Whither Brexit?

I was of course very disappointed by the outcome of the EU Referendum last June. However, I was not at all surprised.  I opposed David Cameron’s decision to call a Referendum in the first place, as I knew it would be dominated by concerns about immigration (as I discussed in a post on 31st August 2015).  That was confirmed when I participated in pro-Remain campaigning with fellow LibDem party members during the Referendum campaign. While a majority of the people we met said they planned to vote Remain (we did our campaigning in London), a significant minority said they would be voting Leave. Most of the Leave voters I spoke with blamed all of their own and the country’s problems on immigration, in particular immigration from Eastern Europe.  They were either not interested in the impact of Brexit on the economy or did not believe the warnings of Remain campaigners.

After more than six months, we know little more about the reality of Brexit than we did on the morning after the Referendum.  Assuming that Theresa May issues the Article 50 notice by the end of March 2017 as she has promised to do, it is likely the UK will leave the EU by 2019. But we do not know the terms on which we will leave, or the nature of the UK’s future trading relationship with the remaining 27 EU countries, plus the many other countries around the world with which the EU has entered into trade agreements.

At some stage Theresa May will have to level with the UK public about the implications of Brexit for the future of the UK’s economy and government services.   She has totally failed to do this up to now.  I expect this is partly because the government and the civil service are having to do a great deal of work to understand the implications of Brexit themselves.  However, I believe a more important reason for the failure to communicate the implications of Brexit is fear that the public will not like what they must eventually be told.  The unpalatable consequences include:

  • a serious decline in tax revenues in the medium term (the next five to ten years), mainly due to banks and financial businesses moving part or all of their businesses outside the UK;
  • a resulting decline in funds available to support the already creaking NHS and to provide benefits to groups such as pensioners who have become used to generous subsidies like free public transport and above inflation increases in pension payments, to say nothing about low earners who depend on Tax Credits and Housing Benefits;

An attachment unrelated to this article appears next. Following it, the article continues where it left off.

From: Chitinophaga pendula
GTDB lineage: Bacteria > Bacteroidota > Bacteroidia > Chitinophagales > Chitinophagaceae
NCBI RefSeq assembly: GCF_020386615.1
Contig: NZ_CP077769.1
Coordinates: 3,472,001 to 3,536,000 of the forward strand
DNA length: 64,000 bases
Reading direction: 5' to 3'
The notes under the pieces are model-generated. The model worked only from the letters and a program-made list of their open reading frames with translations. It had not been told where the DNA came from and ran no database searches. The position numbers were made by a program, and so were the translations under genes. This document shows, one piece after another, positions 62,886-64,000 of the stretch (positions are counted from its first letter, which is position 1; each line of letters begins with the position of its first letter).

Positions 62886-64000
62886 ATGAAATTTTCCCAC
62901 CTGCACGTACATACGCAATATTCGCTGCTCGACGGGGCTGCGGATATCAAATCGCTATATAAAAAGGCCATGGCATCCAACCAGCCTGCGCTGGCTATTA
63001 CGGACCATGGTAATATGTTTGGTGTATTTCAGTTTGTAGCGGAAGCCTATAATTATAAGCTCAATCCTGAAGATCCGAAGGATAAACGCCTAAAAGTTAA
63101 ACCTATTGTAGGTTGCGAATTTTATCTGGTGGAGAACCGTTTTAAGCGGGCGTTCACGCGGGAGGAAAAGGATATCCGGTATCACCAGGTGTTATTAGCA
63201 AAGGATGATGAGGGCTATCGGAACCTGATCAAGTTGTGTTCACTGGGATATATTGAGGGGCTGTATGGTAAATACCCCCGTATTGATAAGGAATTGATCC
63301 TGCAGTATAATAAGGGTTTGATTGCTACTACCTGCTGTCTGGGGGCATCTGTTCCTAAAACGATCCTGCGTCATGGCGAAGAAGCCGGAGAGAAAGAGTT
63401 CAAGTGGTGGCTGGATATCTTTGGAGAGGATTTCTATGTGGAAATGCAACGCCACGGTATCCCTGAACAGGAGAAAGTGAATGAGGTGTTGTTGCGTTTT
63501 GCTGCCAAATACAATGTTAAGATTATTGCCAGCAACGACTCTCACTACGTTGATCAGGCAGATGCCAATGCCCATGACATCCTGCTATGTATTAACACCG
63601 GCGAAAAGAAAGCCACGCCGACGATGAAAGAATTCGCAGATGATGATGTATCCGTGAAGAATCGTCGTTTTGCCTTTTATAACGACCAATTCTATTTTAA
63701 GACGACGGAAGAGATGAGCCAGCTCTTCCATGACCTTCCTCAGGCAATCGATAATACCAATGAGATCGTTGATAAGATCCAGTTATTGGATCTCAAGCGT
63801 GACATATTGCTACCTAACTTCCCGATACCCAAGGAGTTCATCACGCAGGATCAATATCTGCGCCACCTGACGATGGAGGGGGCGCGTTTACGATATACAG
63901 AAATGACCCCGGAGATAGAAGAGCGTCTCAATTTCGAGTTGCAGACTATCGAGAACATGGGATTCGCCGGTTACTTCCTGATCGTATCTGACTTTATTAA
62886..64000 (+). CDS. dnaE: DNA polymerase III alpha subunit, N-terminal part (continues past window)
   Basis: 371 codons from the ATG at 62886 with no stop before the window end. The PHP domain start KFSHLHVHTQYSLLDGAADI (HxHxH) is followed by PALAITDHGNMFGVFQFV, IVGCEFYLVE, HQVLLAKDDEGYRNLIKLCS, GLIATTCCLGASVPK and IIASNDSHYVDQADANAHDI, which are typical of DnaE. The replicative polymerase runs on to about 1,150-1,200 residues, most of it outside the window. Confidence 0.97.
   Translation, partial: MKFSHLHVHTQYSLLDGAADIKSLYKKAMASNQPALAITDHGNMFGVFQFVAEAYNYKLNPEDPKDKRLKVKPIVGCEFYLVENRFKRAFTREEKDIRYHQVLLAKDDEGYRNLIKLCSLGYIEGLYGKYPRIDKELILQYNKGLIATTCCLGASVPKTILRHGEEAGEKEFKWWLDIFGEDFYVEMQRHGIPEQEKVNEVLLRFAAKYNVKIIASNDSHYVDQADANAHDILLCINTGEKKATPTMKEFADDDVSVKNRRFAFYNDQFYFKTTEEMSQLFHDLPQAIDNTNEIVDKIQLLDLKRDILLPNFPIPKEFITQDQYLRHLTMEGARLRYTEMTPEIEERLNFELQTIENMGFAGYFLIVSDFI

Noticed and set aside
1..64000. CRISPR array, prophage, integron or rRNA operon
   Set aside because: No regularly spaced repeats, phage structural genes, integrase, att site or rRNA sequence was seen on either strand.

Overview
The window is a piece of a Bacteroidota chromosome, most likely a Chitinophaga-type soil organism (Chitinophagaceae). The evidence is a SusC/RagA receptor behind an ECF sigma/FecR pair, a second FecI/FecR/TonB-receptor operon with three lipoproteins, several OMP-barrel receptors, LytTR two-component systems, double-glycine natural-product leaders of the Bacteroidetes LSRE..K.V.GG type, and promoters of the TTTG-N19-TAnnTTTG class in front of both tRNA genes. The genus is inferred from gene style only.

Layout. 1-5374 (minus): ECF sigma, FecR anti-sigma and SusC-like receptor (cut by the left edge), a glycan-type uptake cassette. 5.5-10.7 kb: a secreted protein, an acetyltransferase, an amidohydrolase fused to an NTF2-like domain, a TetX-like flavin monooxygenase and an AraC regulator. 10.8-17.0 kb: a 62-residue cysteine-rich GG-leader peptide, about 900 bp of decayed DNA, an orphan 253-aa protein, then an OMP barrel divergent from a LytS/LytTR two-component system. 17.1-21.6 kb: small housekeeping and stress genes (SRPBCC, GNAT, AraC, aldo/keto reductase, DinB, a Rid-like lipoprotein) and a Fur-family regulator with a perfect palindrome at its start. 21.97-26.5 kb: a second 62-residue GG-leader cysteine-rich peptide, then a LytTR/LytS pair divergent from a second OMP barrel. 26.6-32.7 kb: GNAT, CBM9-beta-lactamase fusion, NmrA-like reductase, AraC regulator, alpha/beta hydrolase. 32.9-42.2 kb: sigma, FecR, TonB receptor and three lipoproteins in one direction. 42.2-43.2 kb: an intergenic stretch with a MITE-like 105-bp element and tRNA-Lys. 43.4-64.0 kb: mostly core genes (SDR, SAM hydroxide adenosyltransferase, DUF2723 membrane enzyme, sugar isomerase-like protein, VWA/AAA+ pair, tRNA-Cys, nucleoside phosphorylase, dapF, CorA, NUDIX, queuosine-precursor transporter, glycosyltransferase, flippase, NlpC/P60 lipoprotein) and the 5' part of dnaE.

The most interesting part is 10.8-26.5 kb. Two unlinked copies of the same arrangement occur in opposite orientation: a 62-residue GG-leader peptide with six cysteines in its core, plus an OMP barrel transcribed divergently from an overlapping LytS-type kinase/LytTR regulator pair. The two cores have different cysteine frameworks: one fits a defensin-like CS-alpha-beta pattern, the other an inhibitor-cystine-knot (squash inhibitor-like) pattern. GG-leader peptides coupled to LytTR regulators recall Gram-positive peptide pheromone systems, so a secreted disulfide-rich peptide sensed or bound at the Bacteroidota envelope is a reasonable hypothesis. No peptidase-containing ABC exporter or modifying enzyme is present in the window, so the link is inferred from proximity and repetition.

• a significant loss of jobs in manufacturing businesses as they too move operations abroad (in particular car manufacturers and businesses like Airbus that depend heavily on the seamless transport of parts and finished products across EU borders).

I am of course assuming that the EU27 will refuse to allow the UK to continue anything like its present trading relationship with other EU countries.  This would depend on continued acceptance of free movement, which Theresa May has said is anathema.  EU leaders including Angela Merkel have said that free movement is not negotiable, and I can see no reason why they will change their minds.  I do realise that the UK is a very important market for German cars and Italian prosecco, but British people will in any case continue to buy these products post-Brexit at higher prices, albeit in smaller quantities.  A likely reduction in sales of cars and prosecco is not enough to outweigh the political imperative for the EU27 to hold the line on free movement.

If Theresa May and her colleagues refuse to tell the public about these consequences, the opposition parties will have to do it for her.  I am sure the LibDems will do so with relish.

I do not know what will happen when the unpalatable consequences of Brexit finally sink in.  Theresa May, the Brexit Ministers and the Eurosceptic press will no doubt seek to blame the EU and Remainers (‘Remoaners’) like myself.  The chief sin of the Remainers is not to be optimistic about the ‘opportunities’ that Brexit presents.  I am an optimist and do try to keep an open mind – I suspect that there could be long-run opportunities for Britain if it adopts the type of low tax, low regulation and minimal benefits policies operated by Singapore and Hong Kong.  However, this is far from what most Leavers voted for.

In any case, I think it is still too early to know what will happen.  We will have to see how the EU27 react when Theresa May issues the Article 50 notice.  If they decide to bargain hard (and why should they not?), the UK government will face a choice between a humiliating climbdown and plowing ahead with a policy they know will have immensely damaging consequences for many Leave voters.  I do not deny that there could be sunny uplands in the long term (20 years or so in the future), but as Keynes said in the long run we are all dead.

 

 

 

 

 

 

 

 

 

 

 

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